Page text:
Nurses International

About the
NI Clinical

The Nurses International Clinical Alliance is a membership program established to ensure collaboration, sharing, ongoing development, and evaluation of the Clinical Transition Framework (CTF).  The CTF model was established over two decades of multi-agency resource development, implementation, and research by Vermont Nurses in Partnership which is now a part of Nurses International and known as The NI Clinical Alliance.  Nurses International manages current resource development and distribution to safeguard ongoing updates, research and synergy with NI BSN online course curriculum.

The Clinical Transition Framework (CTF) was initially created as a statewide standardized orientation and clinical competency development and validation process for on-boarding students and new staff members and is now used across the United States of America and globally.

The CTF is a patient safety initiative delivered within a workplace culture of nurture and support. The framework includes resources, forms, instructional materials and process for competency development and validation for direct care providers in the clinical setting.

Resources include specialty specific tools for competency development and validation of capability. The CTF addresses competency assessment and validation for acute, chronic, clinic and home care settings.

The NI Clinical Alliance takes a ‘share and share back’ approach to nurse professional development, thus our pool of resources experiences ongoing growth and updates.


The Clinical Transition Framework (CTF) is a clinical pathway for professional nurse orientation, development, and competency validation that serves as an international model for nurse professional development. The CTF includes standards that deliver both preceptor and clinical competency development, as well as leadership and educator development tools. The CTF develops care providers within a nurturing, collaborative, safe, & productive clinical environment.

The model supports effective orientation, internships, &/or residency programs for newly hired nurses. The competency tools and process fit for new graduate nurse residency programs or on-boarding proficient nurses. The framework provides tools for competency-based development and data collection for each new direct care provider. Research shows that the CTF brings return on investment through decreased turnover, improved safety, lowered costs, and higher satisfaction of staff, preceptors, and managers.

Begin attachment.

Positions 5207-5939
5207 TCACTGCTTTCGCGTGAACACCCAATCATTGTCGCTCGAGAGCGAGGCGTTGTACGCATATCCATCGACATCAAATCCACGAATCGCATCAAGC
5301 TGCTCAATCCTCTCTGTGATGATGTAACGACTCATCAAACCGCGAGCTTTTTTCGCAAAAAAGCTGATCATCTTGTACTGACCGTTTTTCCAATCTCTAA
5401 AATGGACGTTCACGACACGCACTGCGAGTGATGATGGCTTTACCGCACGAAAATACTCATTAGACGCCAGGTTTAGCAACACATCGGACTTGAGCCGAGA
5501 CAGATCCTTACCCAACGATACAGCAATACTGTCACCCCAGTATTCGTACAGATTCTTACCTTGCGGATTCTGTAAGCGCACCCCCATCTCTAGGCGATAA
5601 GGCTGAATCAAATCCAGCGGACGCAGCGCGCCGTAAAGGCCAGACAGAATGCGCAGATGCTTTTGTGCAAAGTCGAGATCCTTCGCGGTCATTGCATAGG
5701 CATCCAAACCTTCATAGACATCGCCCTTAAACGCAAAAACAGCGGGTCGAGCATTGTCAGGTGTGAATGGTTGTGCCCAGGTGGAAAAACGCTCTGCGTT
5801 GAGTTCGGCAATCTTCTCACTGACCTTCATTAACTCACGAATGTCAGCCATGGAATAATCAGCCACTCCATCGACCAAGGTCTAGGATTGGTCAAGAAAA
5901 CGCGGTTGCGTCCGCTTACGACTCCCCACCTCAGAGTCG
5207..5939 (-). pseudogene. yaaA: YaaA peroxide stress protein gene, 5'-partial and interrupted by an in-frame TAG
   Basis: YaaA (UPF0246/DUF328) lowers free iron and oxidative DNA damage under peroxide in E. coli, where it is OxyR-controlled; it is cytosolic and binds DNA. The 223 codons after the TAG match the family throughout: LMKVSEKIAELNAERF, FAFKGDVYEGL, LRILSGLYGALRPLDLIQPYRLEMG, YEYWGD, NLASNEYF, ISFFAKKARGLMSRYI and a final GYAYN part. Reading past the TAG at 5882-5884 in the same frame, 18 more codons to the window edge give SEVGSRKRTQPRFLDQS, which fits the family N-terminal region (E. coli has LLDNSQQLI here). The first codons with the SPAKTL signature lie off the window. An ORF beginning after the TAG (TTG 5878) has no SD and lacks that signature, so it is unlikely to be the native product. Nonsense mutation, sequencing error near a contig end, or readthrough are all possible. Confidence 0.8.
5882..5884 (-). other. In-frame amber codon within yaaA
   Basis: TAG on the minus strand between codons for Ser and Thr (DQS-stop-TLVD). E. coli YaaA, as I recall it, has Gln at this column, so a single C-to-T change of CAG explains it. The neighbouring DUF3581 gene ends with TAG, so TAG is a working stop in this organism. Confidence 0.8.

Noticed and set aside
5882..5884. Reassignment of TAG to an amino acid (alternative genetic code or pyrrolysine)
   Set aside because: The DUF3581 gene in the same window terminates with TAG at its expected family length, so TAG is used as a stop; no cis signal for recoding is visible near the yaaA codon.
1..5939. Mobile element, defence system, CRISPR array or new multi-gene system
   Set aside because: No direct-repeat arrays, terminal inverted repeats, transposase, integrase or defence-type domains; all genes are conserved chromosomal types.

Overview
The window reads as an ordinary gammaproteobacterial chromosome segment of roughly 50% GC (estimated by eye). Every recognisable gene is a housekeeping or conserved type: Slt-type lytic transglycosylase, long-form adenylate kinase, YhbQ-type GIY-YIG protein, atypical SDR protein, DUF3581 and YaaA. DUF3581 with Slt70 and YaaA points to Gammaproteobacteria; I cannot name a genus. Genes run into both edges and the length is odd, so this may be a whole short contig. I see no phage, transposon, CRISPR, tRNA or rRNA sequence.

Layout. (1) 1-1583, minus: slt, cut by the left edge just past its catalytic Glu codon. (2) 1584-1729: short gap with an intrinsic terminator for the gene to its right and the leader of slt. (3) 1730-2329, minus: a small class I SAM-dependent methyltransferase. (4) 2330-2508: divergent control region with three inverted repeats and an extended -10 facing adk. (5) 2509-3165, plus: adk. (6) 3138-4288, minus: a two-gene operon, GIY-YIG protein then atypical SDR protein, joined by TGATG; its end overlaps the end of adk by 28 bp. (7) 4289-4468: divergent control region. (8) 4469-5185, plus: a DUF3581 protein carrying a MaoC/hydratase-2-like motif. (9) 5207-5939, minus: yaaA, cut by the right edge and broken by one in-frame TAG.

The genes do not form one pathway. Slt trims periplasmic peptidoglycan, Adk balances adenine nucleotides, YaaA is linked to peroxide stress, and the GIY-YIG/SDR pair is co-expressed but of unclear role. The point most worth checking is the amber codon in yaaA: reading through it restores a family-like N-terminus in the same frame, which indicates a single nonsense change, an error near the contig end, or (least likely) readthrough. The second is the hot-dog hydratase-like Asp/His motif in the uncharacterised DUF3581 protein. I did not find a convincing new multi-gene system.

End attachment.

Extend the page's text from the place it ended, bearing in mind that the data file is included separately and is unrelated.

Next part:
Alfaro-LeFevre, R. (2019). Critical Thinking, Clinical Reasoning, and Clinical Judgment: A Practical Approach ( 7th ed.). Philidelphia: Elsevier.

Alfaro-LeFevre, R. & Boyer, S. (2019) What Are Our Opportunities in Preparing the Next Generation of Nurses and Where Are We Going Wrong? The Journal of Nursing Administration. 49(11):515-516. doi: 10.1097/NNA.0000000000000804

Barba, M., Valdez-Delgado, K., VanFosson, C., Caldwell, N., Boyer, S., Robbins, J., & Mann-Salinas, E. (2019). An Evidence-Based Approach to Precepting New Nurses. American Journal of Nursing, Special Feature – 119(3), 46-51.

Boyer, S. (2017). Clinical Transition Framework: Efficient solutions for transitional support systems. Nurse Leader , Doi: 10.1016/j.mnl.2017.o3.013. .

Boyer, S. (2019). Clinical Transition Framework User Manual. Ascutney, VT: VT Nurses in Partnership, Inc.

Boyer, S., Mann-Salinas, E., & Valdez-Delgado, K. (2018). Clinical Transition Framework: Integrating accountability, sampling, and coaching plans in professional practice development. Journal for Nurses in Professional Development, 34(2):84-91. doi: 10.1097/NND.0000000000000435.

Boyer, S., Mann-Salinas, E., Valdez-Delgado, K., & VanFosson, C. (2019). Using the Delphi technique to determine core components of a Nurse Competency Program. Journal for Nurses in Professional Development, JNPD-19-017R2. DOI: 10.1097/NND.0000000000000569 , Accessed at: on 8/8/2019.

Boyer, S., Valdes-Delgado, K., Huss, J., Barker, A., & Mann-Salinas, E. (2017). Impact of a Nurse Residency Program on Transition to Specialty Practice – Editor’s Pick . Journal for Nurses in Professional Development, 33 (5), 220–227. doi. 10.1097/NND.0000000000000384.

Hawkins, P., & Exstrom, S. (2014, 7 29). Adaptation of a Transition to Practice Program for New Graduates in Acute and Long-term Care Facilities in Urban and Rural Nebraska: A Pilot Study. Retrieved from National Council of State Boards of Nursing (NCSBN):

Lenburg, C. (2009). The COPA Model: A Comprehensive Framework Designed To Promote. Nursing Education Perspectives, 30, 312 – 317.

Lenburg, C. (2010). Competency Outcomes and Performance Assessment for contemporary nursing education. In L. Caputi, Teaching nursing: The art and Science, Volume 2, (2nd ed.) (pp. 175-215). Glen Ellyn, IL: College of DuPage Press.

Lenburg, C., Abdur-Rahman, V., Spencer, T., Boyer, S., & Klein, C. (2011). Implementing the COPA model in nursing education and practice settings: Promoting competence, quality care, and patient safety. Nursing Education Perspectives,, 32 (5), 290-296.

Mann-Salinas, E., Hayes, E., Robbins, J., Sabido, J., Feider, L., Allen, D., & Yoder, L. (2014). A systematic review of the literature to support an evidence-based Precepting Program. Burns, 40(3), 374-387. DOI:

Omer, T. A., Suliman, W. A., & Moola, S. (2016). Roles and responsibilities of nurse preceptors: Perception of preceptors and preceptees. Nurse education in practice, 16(1), 54-59.

Robbins, J. R., Valdez-Delgado, K. K., Caldwell, N. W., Yoder, L. H., Hayes, E. J., Barba, M. G., . . . Mann-Salinas, E. A. (2017). Implementation and outcomes of an evidence-based precepting program for burn nurses. Burns,



The Clinical Alliance ensures

Collaboration Sharing Ongoing Development